Mark, good points. It has been awhile since I posted. I moved to Redding, California for health reasons and decided to let Alaska Fishery issues rest for awhile. Anyway, relative to mixed stock fisheries I find it interesting that in my experience people want to focus on marine commercial fisheries and ignore the mixed stock nature in river. The Kenai is a mixed species and mixed stock fishery in the sport fishery. The dip net fishery does not separate out Hidden or Russian River sockeye which are genetically unique and neither does the main river sport fishery. Coho salmon are the same as coho spawn in a variety of small systems and major tributaries. Chinook salmon that come in early spawn in a number of tributaries and I content Slikok Creek was overharvested by the inriver mixed stock fishery. Other systems in UCI have mixed species and mixed stock in-river fisheries. The Susitna is a prime example. So before we jump off the cliff one needs to be careful on how they approach the issue. The comments you made are spot on as management implies some active approach other than not having enough fishing power to overharvest.

          Comment


          • #6
            Originally posted by Nerka View Post
            Mark, good points. It has been awhile since I posted. I moved to Redding, California for health reasons and decided to let Alaska Fishery issues rest for awhile. Anyway, relative to mixed stock fisheries I find it interesting that in my experience people want to focus on marine commercial fisheries and ignore the mixed stock nature in river. The Kenai is a mixed species and mixed stock fishery in the sport fishery. The dip net fishery does not separate out Hidden or Russian River sockeye which are genetically unique and neither does the main river sport fishery. Coho salmon are the same as coho spawn in a variety of small systems and major tributaries. Chinook salmon that come in early spawn in a number of tributaries and I content Slikok Creek was overharvested by the inriver mixed stock fishery. Other systems in UCI have mixed species and mixed stock in-river fisheries. The Susitna is a prime example. So before we jump off the cliff one needs to be careful on how they approach the issue. The comments you made are spot on as management implies some active approach other than not having enough fishing power to overharvest.
            First, sorry you had to leave Alaska, I wish for you the best of health. I found other things wrong with the article too, like the fact that a fish wheel wasn't an aboriginal method of take, it came to the north west cost with the Europians, like the dog sled. I didn't want to beat a dead horse though.

            I think the thrust of the article was merely to advocate for "local" management of salmon fisheries, not based really on science. It's more about allocation than management, IMHO.

            Comment


            • #7

              I agree that virtually all salmon harvest occurs in a mixed stock fishery. It is almost unavoidable. The few instances of a non-mixed stock fisheries might be terminal fisheries close to a single source, such as a hatchery. In Alaska, perhaps the most obvious is the Eklutna River fishery below the dam.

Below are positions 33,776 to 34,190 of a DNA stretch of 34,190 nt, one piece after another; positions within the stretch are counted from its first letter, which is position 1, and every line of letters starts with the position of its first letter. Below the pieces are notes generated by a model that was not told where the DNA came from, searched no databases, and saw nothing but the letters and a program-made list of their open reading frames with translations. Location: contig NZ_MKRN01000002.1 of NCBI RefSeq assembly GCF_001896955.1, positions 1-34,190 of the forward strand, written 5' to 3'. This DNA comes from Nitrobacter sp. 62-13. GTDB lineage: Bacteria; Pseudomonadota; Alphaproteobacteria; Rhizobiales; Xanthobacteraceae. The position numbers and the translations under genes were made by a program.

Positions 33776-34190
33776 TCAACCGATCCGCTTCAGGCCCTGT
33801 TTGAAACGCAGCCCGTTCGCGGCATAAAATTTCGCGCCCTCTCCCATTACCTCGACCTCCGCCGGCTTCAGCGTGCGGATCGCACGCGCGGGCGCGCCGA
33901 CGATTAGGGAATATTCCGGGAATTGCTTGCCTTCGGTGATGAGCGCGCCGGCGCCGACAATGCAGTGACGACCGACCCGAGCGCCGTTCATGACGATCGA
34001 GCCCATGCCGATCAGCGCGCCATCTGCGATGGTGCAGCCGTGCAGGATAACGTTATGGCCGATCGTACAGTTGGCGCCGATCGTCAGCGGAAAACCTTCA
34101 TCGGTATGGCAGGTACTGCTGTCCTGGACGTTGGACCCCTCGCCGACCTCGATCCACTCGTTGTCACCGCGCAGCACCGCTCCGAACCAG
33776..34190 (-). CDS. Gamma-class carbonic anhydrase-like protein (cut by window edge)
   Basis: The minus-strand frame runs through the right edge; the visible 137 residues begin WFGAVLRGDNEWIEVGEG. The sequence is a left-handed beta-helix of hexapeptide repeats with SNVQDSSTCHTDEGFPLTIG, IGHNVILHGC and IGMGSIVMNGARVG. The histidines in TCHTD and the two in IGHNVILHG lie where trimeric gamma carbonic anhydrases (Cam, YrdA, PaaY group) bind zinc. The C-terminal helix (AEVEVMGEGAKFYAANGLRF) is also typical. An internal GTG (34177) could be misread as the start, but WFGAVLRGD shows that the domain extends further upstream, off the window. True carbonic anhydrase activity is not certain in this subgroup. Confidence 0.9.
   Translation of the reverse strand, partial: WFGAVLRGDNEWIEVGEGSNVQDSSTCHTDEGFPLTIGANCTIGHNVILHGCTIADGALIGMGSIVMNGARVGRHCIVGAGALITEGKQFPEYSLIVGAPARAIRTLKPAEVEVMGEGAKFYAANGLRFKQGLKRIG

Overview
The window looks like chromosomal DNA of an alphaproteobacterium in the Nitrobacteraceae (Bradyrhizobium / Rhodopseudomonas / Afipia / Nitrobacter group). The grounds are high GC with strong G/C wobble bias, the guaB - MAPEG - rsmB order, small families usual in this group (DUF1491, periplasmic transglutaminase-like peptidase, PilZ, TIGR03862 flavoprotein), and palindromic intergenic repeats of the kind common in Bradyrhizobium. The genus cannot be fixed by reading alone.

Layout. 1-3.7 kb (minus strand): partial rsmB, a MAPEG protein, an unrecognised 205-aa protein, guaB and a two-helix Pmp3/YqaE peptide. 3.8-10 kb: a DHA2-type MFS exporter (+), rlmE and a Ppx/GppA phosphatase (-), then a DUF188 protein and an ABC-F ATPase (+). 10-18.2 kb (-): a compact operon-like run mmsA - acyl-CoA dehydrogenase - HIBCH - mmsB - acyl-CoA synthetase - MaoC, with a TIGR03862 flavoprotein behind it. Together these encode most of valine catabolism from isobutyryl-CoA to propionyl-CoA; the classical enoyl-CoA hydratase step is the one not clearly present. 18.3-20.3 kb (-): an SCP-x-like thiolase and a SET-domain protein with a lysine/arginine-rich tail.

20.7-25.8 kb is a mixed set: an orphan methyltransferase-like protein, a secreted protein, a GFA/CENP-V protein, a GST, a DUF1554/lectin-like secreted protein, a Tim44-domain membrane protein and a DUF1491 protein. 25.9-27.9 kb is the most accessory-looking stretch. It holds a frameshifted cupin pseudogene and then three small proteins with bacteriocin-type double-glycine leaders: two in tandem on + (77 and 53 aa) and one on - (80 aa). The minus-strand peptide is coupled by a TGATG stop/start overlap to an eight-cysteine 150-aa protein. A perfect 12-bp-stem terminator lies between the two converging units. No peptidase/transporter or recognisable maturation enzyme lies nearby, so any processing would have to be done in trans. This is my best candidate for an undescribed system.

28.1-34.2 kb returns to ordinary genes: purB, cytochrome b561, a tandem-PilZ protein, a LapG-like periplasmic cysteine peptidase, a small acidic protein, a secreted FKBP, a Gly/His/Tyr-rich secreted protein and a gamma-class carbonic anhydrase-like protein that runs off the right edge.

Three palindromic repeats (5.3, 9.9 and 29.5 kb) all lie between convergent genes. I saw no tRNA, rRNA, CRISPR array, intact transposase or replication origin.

But not all mixed stock fisheries are the same. In general, the farther away from the natal origin of the fish, the higher the risk to that stock. Conversely, the closer you get to the natal stream, the management risks decrease. And once the fish get to their stream of origin, any harvest that occurs is no longer ‘mixed stock’. However, harvest on the spawning grounds is both unethical and impractical since the fish may no longer be suitable for consumption.

              But the premise remains the same. If harvest occurs close to the stream of origin, the management risks decrease. That would argue for most of the harvest to occur when these fish return as adults.

              Unfortunately, that has not been the history of harvest. Over the past two centuries, salmon harvest has been characterized by one group of harvesters jumping ahead of another group, to get their share before someone else does. FishDoc would call this ‘low-holing’.

              So now, there are major fisheries in the open ocean where harvest is entirely mixed-stock, and it occurs long before these fish achieve their terminal body size. I cannot think of a more wasteful or risky way to harvest salmon than fishing for them in the ocean during their feeding/growing phase.

              If harvest was confined to areas close to their natal stream, at least we could target these fish when they have completed their feeding/growing phase; and they have reached their terminal body size. Plus, we might have a better idea of how many adults might return to specific rivers. Unfortunately, most open ocean fisheries do not allow that. And for those ocean fisheries where we know the origin of the fish, it might not matter.

              For example, I recall an article on this BB that indicated that Chinook salmon caught in Cook Inlet in winter originate from rivers in central British Columbia (from genetic testing). The point being, these fish are not destined for Alaskan rivers. So why should we be concerned about harvesting them (e.g., during the Homer winter salmon derby)?